✓ Has a tough structure and thus does not easily wear. The painting on the plane mirror can wear out with time.
  2.  A prism binoculars
    This device is used to reduce the distance between the eyepiece and the objective thereby reducing the length of the telescope. It forms an erect image.
    prism binoculars
  3. Optical fibre
    It is a thin flexible glass rod made up of two parts; the inner part made of glass of higher refractive index and the outer glass coating of lower refractive index. When a ray of light enters the fibre at an angle greater than the critical angle, it undergoes a series of total internal reflection before it finally emerges from the other end. None of the light energy is lost in the process.
    Optical fibres are used in medicine for viewing internal body organs (the endoscope) as well as in telecommunication. They are preferred to ordinary cables because they are light and thin and do not cause scattering of the signals.
    optical fibre

Dispersion of Light

  • White light from the sun is made up of seven colours. They all travel with the same velocity in vacuum but their velocities vary in other transparent media like glass and water.
  • Hence when a ray of white light travels from a vacuum into a glass prism, it is separated into its component colours ranging from red, orange, yellow, green, blue, indigo to violet. The spreading out of light into its constituent colours by another medium is called dispersion .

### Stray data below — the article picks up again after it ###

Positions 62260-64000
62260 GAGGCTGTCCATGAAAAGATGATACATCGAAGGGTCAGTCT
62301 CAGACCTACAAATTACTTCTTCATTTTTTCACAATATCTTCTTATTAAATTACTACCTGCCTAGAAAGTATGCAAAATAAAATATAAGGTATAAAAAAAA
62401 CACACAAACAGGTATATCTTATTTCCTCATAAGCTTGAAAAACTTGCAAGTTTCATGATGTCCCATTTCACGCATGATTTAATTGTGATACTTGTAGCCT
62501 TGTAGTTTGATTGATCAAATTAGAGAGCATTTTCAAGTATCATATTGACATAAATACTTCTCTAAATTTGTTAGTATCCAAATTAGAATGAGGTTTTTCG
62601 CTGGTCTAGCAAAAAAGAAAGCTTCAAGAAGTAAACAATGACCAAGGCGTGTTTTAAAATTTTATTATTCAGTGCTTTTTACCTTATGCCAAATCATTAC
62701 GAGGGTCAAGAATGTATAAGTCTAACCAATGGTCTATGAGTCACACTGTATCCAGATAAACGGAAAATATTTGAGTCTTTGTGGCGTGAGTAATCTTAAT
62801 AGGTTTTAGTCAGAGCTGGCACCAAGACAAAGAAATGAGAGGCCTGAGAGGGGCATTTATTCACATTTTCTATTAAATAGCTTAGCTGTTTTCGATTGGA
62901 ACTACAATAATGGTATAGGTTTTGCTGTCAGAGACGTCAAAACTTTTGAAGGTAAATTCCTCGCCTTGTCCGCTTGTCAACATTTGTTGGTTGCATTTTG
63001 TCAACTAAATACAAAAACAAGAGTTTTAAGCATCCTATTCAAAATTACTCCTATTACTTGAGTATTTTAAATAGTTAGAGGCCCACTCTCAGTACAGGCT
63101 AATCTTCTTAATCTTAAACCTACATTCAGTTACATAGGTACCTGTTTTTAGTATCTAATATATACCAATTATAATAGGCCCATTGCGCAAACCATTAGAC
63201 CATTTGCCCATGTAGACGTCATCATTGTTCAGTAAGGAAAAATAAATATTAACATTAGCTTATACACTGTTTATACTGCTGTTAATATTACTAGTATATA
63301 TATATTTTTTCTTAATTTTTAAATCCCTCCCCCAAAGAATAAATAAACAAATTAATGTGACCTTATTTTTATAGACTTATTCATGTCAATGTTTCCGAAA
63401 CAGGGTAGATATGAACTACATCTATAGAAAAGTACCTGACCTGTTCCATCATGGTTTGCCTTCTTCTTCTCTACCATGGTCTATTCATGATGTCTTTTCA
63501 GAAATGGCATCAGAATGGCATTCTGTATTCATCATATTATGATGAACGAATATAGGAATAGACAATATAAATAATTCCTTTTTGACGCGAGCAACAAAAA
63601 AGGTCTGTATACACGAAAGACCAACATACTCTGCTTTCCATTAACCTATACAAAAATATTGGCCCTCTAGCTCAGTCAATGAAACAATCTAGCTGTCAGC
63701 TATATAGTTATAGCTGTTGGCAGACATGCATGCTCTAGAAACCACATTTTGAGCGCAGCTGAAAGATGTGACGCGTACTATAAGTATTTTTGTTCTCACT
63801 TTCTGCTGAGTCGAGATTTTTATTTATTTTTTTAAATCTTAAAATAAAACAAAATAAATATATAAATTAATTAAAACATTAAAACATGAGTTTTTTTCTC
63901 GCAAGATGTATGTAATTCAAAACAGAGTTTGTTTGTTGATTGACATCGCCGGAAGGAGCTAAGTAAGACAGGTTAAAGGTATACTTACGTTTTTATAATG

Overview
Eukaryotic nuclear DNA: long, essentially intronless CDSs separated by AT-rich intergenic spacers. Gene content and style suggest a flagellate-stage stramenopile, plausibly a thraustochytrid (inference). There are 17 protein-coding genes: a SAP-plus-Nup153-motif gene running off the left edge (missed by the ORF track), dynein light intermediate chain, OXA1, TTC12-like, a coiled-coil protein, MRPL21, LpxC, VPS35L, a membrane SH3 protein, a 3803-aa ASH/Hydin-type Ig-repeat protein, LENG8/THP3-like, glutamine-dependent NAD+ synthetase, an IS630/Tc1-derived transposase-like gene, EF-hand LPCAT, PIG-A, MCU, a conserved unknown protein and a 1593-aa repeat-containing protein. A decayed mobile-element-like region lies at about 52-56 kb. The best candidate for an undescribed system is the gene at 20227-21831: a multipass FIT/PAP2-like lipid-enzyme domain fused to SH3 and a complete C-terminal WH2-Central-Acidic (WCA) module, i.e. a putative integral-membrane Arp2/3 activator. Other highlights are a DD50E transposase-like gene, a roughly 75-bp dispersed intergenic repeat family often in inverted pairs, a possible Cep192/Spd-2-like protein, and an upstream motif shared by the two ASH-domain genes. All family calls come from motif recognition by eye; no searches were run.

• Pure light is called monochromatic light while an impure light like white light is referred to as non-monochromatic or composite light.
  • Dispersion of light is illustrated by the diagram below:
    glass prism
  • Red is least deviated while violet is the most deviated ray. Hence red light has the greatest velocity and violet the least velocity in glass.
  • The coloured band produced is called a visible spectrum.
  • The spectrum produced above is impure. In order to obtain a pure spectrum where each colour is distinct, an achromatic lens is placed between the screen and the prism.
  • When the seven sevencolours are recombined, a white light is obtained. This can be achieved by using a similar but an inverted prism.
    dispersion of light

The Rainbow

  • When a ray of light passes through a water drop, a rainbow is produced. The water disperses the light into its constituent colours.
  • Each colour then undergoes total internal reflection within the drop before it eventually emerges into air again.